We are in the final stretch of 2022. Prime Minister Anthony Albanese will be going into the Christmas break with a big win under his belt, and may even spare everyone else the end-of-year tradition of late night sittings, if the government can pass its signature IR reforms through the senate before 6pm on Thursday – but it has already been a busy week.
First of all – and possibly of great consequence to readers – the ANAO has made a submission to the recently-established Commonwealth procurement inquiry. The submission specifically calls out the government’s ‘most amended contract’ for IT outsourcing and suggests a full re-evaluation of whether the into Commonwealth Procurement Rules (CPRs) are fit for purpose. Stay tuned.
Ed Husic used a Press Club speech to launch the $15 billion National Reconstruction Fund. Modelled on the Clean Energy Finance Corporation, the scheme was part of Labor’s election commitments and will combine loans, guarantees and equity investments to encourage domestic manufacturing. Up to $1 billion will be set aside for critical technologies and another $1 billion for ‘advanced manufacturing’.
In the not-so-big news corner, the DTA met with their counterparts at Japanese Digital Agency last week for talks on “developing ideal digital human resources, methodologies, and balancing short and long-term expectations,” which we assume refers to Japan’s digital minister Taro Kono recently ‘declaring war’ (his words) on floppy disks.
The results of the APS census are up. Home Affairs continues to stand out among the very large agencies for its ongoing slump in morale, but it is sunny spot for job stability. The annual State of the Service report provides a high level summary of the state of digital services starting on page 70.
We should also note that the government has managed to pass a sweep of bills with implications for the broader tech sector in the final week of the sitting calendar:
The lower house has agreed on amendments to establish a National Anti-Corruption Commission (NACC), and at the time of publication, the bill was moving through the Senate. The October Budget update set aside $27.5 million to purchase the backend IT infrastructure for the new entity.
Both chambers agreed on changes to the tax treatment of Electric Vehicles, that probably won’t start a revolution, but is expected to drive the second-hand EV market.
The parliament has also passed legislation to establish a High Speed Rail Authority to “advise on, plan and, with the consent of states and territories, construct a high speed rail system.” There was $18 million for the new entity in the recent Budget update. We are expecting lots of advice and planning, not much construction. As we have previously noted, this ‘perpetual election promise’ has been a recurring joke in the ABC’s public service spoof Utopia, which has just been commissioned for a new season in 2023!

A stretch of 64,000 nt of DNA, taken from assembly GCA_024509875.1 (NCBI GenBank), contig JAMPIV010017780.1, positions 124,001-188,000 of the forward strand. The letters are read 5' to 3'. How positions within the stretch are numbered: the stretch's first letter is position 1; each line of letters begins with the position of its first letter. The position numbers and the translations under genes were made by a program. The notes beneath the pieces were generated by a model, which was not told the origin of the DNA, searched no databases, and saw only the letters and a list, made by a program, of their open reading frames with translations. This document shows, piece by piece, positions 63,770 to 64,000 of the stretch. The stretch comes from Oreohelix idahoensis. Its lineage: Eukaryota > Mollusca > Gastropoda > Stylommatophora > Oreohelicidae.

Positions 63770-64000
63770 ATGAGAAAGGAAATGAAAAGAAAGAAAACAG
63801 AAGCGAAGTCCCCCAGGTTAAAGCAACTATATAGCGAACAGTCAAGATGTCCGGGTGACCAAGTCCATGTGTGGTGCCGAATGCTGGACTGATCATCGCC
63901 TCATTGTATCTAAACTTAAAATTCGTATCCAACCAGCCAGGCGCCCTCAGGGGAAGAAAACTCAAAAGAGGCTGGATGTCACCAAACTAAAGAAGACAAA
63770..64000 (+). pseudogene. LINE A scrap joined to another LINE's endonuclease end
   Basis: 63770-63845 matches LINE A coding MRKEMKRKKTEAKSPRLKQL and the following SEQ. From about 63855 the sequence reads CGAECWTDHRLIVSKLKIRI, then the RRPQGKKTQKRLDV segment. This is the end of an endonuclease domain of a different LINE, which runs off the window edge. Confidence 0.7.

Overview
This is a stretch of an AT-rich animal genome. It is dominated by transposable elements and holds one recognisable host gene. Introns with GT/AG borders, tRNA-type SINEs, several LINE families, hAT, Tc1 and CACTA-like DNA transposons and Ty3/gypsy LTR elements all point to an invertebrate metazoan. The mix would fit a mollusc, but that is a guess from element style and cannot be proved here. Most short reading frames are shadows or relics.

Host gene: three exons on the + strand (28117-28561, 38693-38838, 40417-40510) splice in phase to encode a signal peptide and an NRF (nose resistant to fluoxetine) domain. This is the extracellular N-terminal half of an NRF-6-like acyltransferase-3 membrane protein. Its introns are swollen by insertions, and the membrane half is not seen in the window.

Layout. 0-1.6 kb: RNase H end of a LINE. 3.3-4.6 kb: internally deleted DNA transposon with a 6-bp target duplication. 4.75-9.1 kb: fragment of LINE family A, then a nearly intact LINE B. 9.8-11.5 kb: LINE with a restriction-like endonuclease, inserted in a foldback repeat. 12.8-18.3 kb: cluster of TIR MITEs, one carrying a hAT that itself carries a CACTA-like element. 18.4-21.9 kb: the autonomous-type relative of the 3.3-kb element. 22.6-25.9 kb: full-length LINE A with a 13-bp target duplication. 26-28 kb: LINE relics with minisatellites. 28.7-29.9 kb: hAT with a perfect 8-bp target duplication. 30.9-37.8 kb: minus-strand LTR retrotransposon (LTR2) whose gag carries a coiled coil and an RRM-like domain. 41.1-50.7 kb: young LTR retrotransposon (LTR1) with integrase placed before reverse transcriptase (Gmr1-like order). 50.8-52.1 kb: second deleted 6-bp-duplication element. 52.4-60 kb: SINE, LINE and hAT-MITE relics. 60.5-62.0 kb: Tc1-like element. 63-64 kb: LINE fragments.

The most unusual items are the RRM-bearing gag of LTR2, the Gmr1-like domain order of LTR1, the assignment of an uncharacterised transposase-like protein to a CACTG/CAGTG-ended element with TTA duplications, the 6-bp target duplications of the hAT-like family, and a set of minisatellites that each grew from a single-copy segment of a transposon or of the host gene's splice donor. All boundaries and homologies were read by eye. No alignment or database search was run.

STATE BY STATE
Victoria: Digital staffer elected The Andrews Government was returned in Victoria and the Premier has stated that the parliament will return in December. We note the election of Ryan Batchelor to the Legislative Council (Upper House) seat of South Metro. An accomplished economist and long-time Labor staffer, Batchelor has the distinction of attending the inaugural meeting of the Australian Digital Council (ADC) in September 2018 on behalf of former Victorian Minister Gavin Jennings.
NSW: Big drones, little drones for weeds We are suckers for a drone story and the NSW government has allocated $12 million over the next year for a weed eradication program in the Central West. It will provide local councils with (smaller) drones to help map weed infestations, and then “ultimately deploy larger drones to spray invasive plants from the air.”
NT: Big battery on track While the biggest news coming out of the NT this week is obviously Chok’s Place winning the Golden Bowl trophy at the 2022 Darwin International Laksa Festival, civil and building works are now complete on the $45 million Darwin-Katherine Battery Energy Storage System (DK BESS). The project is scheduled for completion next year.
‘Russian Google’ Searching for Sanctions Solutions
The Dutch parent company of Russia’s largest tech company, the search engine Yandex, is planning to sell its Russian businesses and develop new technologies overseas to avoid Western sanctions. Established some 15 years ago and often known as ‘Russia’s Google,’ in addition to its popular search browser, the firm also is active in a wide range of industries, including ride-hailing apps, self-driving cars, and cloud-computing services.
UK Communications Regulators Communique
The UK communications regulator, the Office of Communications (Ofcom), and the Information Commissioner’s Office (ICO) have issued a joint statement on online safety and data protection. The two entities have pledged to work more closely together in anticipation of a new Online Safety Bill passing the UK parliament in 2023. Australian firms should pay attention to this new ‘regulatory romance’ as the Brits are dealing with similar data protection issues. The UK Information Commissioner John Edwards was recruited by Boris Johnson to a five-year term in January, after spending eight years as New Zealand Privacy Commissioner.